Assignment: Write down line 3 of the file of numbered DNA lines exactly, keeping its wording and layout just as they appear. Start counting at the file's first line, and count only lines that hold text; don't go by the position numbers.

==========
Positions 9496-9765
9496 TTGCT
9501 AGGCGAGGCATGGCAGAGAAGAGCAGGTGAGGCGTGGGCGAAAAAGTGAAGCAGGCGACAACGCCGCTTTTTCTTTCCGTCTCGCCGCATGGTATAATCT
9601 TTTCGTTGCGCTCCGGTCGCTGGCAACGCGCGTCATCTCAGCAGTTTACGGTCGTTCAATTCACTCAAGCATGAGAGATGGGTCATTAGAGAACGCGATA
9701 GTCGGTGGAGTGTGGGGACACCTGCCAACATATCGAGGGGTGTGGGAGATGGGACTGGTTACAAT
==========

9501 AGGCGAGGCATGGCAGAGAAGAGCAGGTGAGGCGTGGGCGAAAAAGTGAAGCAGGCGACAACGCCGCTTTTTCTTTCCGTCTCGCCGCATGGTATAATCT